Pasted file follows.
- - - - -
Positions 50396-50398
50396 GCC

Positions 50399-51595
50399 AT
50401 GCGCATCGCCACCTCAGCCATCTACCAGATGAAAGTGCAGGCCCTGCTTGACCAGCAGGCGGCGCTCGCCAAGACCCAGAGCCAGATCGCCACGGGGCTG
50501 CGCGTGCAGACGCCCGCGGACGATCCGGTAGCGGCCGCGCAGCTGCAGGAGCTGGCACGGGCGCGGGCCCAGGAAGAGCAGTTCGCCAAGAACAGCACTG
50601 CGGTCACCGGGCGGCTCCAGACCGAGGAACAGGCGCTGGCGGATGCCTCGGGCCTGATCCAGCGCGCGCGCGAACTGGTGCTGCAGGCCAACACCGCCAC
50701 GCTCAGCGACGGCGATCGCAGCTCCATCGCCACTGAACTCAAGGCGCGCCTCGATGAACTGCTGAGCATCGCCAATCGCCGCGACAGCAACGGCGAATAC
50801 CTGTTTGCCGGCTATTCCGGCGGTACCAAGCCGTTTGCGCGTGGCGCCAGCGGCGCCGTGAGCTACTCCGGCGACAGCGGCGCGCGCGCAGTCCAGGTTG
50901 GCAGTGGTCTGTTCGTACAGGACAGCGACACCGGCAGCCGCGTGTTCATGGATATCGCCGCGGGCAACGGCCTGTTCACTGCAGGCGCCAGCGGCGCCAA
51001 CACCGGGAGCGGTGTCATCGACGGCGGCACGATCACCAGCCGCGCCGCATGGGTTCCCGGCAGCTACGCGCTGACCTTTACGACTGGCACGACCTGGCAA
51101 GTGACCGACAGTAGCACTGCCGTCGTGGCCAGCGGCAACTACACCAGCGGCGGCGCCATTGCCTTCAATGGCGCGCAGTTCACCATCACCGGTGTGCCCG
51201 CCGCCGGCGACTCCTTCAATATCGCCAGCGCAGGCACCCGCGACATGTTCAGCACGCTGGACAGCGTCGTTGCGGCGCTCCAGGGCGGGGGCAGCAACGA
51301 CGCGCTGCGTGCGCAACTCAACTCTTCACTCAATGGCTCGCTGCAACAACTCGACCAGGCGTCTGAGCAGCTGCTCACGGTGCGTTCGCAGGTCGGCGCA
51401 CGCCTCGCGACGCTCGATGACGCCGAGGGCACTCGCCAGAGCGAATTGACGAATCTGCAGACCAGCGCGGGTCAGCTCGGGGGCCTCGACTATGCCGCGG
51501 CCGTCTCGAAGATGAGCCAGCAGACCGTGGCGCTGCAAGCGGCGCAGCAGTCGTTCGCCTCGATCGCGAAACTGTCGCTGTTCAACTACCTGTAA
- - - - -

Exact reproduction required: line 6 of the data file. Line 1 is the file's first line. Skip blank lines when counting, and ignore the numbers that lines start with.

50501 CGCGTGCAGACGCCCGCGGACGATCCGGTAGCGGCCGCGCAGCTGCAGGAGCTGGCACGGGCGCGGGCCCAGGAAGAGCAGTTCGCCAAGAACAGCACTG